The 2004 Milton E. Wadsworth Award
Awarded To: Kwadwo Osseo-Asare
Kwadwo Osseo-Asare, professor of metallurgy in the Department of Materials Science and Engineering and professor of geo-environmental engineering in the Department of Energy and Geo-Environmental Engineering, was recently named a member of the National Academy of Engineering (NAE), an elite group of senior professionals in academia, business, and government who are among the world’s most accomplished engineers. Osseo-Asare was cited for his contributions to the fundamental understanding of interfacial phenomena in leaching and solvent extraction. The more than 2,000 peer-elected members and foreign associates of NAE provide leadership and expertise for numerous projects focused on the relationship between engineering, technology, and quality of life. Election to the NAE is considered the highest professional honor an engineer can attain.
“For his notable contributions in the field of hydro-metallurgy which has furthered the science and engineering of metallurgical processing”
Lecture Title: “Chemical Processes in Hydrometallurgy: Solids, Solutions, and Interfaces”
Osseo-Asare received his B.S., M.S. and Ph.D. in Materials Science and Engineering from the University of California (Berkeley) in 1970, 1972 and 1975, respectively. Osseo-Asare joined the faculty at Penn State in 1976 where he was promoted to professor in 1984 and served as chair of the Metals Science and Engineering Program from 1995-2000. He has published over 200 papers and supervised nearly forty M.S. and Ph.D. theses.
Osseo-Asare is a leading expert in aqueous processing, especially hydrometallurgy, separation science, materials synthesis and colloids and interfaces and has won numerous awards for his accomplishments, including the University’s Faculty Scholar Medal for Outstanding Achievement in Engineering (1999), the James Douglas Gold Medal of the American Institute of Mining, Metallurgical, and Petroleum Engineers (AIME) (1997) and the Matthew J. and Anne C. Wilson Award for Excellence in Research of the College of Earth and Mineral Sciences (1995). His work is noted for providing new conceptual frameworks and experimental approaches that have significantly advanced scientific understanding of ion and particle transfer, dissolution, and precipitation processes in hydrometallurgy, environmental systems, nanoparticle technology, and semiconductor manufacturing.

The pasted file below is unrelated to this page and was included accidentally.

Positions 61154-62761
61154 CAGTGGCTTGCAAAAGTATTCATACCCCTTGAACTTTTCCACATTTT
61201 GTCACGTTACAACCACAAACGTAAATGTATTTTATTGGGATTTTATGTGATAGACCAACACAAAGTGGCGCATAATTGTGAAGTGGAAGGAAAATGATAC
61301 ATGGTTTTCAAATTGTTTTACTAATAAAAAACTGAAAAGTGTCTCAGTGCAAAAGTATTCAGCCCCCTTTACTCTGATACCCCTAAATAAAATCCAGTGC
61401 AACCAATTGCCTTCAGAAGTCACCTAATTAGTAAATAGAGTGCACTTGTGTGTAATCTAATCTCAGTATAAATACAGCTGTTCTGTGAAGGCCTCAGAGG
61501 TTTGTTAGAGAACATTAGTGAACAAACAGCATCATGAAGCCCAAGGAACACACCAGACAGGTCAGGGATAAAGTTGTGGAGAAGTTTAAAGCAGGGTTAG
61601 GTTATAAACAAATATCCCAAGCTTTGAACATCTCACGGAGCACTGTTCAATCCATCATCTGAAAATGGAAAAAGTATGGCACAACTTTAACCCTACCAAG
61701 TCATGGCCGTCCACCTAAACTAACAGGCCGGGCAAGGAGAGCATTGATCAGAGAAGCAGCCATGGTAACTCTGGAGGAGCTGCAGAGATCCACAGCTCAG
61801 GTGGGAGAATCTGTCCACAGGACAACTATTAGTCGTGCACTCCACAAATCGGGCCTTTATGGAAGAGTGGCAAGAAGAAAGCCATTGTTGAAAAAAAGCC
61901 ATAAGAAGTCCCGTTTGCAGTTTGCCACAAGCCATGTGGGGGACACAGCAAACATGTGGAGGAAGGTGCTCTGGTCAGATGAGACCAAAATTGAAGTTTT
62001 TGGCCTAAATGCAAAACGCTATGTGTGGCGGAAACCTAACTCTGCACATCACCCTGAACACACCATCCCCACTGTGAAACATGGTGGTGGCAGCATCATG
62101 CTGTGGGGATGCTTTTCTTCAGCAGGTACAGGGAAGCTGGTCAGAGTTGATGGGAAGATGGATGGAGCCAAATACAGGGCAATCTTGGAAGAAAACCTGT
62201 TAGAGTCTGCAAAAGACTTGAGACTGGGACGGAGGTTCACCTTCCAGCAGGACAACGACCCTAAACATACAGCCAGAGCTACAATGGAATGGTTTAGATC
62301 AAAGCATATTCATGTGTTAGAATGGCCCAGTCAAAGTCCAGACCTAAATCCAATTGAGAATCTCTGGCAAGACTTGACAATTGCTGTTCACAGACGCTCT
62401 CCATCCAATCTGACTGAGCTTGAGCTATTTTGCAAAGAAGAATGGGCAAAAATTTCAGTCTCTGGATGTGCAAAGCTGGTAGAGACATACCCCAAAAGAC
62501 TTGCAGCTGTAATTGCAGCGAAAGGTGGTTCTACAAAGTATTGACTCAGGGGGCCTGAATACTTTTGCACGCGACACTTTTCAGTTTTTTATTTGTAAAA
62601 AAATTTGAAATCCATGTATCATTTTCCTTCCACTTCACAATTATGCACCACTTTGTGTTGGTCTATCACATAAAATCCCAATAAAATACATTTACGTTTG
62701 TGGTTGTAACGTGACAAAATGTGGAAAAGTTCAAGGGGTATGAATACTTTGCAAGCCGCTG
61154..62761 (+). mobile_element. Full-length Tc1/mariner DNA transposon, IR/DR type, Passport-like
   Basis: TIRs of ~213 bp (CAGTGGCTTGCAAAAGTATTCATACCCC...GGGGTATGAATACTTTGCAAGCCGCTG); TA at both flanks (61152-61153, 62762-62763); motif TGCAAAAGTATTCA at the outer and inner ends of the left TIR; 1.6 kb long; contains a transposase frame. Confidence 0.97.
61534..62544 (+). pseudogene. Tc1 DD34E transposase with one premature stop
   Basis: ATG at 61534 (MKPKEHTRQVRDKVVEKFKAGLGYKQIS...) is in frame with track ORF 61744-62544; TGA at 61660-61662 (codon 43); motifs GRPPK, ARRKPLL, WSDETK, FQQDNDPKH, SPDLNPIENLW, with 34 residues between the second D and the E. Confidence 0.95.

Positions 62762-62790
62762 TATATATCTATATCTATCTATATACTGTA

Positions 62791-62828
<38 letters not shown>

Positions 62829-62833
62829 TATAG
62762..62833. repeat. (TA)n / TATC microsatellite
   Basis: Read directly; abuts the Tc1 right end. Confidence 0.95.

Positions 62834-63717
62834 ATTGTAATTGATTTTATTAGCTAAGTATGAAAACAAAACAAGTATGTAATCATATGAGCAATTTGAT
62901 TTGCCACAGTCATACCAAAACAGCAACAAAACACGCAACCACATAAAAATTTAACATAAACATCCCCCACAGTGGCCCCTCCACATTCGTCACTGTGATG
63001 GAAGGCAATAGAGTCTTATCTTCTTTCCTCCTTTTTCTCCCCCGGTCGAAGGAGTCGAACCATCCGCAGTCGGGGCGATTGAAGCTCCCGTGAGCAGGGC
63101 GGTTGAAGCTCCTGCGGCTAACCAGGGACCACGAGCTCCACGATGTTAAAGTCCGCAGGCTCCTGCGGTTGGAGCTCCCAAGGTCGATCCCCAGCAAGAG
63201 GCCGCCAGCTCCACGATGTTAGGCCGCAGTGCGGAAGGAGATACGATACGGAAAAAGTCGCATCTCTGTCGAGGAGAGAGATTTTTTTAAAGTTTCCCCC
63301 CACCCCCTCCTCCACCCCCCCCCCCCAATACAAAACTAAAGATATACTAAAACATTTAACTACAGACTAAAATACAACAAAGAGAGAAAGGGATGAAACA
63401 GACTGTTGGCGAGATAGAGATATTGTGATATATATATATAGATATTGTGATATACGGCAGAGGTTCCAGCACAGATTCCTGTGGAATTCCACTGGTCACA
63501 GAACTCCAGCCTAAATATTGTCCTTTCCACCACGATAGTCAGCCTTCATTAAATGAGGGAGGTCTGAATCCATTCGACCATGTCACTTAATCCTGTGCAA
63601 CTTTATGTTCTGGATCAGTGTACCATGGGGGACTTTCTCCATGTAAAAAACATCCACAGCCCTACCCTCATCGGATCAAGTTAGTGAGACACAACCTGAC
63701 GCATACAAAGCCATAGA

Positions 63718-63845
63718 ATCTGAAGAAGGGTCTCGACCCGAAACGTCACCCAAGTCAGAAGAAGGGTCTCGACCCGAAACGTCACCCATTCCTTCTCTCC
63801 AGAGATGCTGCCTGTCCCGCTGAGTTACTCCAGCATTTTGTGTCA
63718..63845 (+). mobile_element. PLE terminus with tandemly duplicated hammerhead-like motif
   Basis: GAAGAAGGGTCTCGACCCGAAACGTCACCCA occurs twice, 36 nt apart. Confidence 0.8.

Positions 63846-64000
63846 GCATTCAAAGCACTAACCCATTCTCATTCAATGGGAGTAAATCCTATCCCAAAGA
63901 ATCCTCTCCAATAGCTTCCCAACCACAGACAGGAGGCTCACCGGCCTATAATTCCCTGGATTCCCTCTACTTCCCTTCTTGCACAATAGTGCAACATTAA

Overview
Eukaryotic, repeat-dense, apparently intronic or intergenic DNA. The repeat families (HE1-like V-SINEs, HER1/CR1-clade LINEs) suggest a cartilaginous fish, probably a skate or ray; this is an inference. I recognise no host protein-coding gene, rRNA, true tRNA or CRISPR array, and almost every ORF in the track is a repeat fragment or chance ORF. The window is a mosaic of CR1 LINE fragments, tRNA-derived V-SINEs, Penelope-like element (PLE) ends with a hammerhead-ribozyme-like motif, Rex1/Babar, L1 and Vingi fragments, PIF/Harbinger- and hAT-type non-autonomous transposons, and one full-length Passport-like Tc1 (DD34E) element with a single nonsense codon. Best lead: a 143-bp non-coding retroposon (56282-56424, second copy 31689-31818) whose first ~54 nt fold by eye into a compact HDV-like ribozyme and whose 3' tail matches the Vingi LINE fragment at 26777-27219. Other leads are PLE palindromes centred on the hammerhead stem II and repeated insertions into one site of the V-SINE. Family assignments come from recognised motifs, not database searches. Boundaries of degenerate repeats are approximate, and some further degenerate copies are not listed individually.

Osseo-Asare is actively involved in the international arena and was recently an invited participant in two meetings of the African mineral resources industry including a joint workshop of the United Nations (U.N.) Conference on Trade and Development and the U.N. Economic Commission for Africa in Addis Ababa, Ethiopia, and the Extractive Industries Review Multi-Stakeholder Consultation Meeting for Africa of The World Bank Group in Maputo, Mozambique. He serves on the leadership team of the Alliance for Earth Science, Engineering and Development in Africa (AESEDA), the College of Earth and Mineral Sciences’ new initiative on Africa. He has been a visiting professor at Tohoku University in Japan, The Federal University of Minas Gerais in Brazil, Kwame Nkrumah University of Science and Technology in Ghana, Imperial College of Science and Technology in London, and Massachusetts Institute of Technology. Osseo-Asare is a member of the Minerals, Metals and Materials Society (TMS), the Society for Mining, Metallurgy, and Exploration (SME), the American Chemical Society and the Electrochemical Society and is Editor-in-Chief of Hydrometallurgy, an international journal devoted to all aspects of the aqueous processing of metals.
The Milton E. Wadsworth Metallurgy Award, established in 1992, recognizes distinguished contributions that advance our understanding of the science and technology of non-ferrous chemical metallurgy.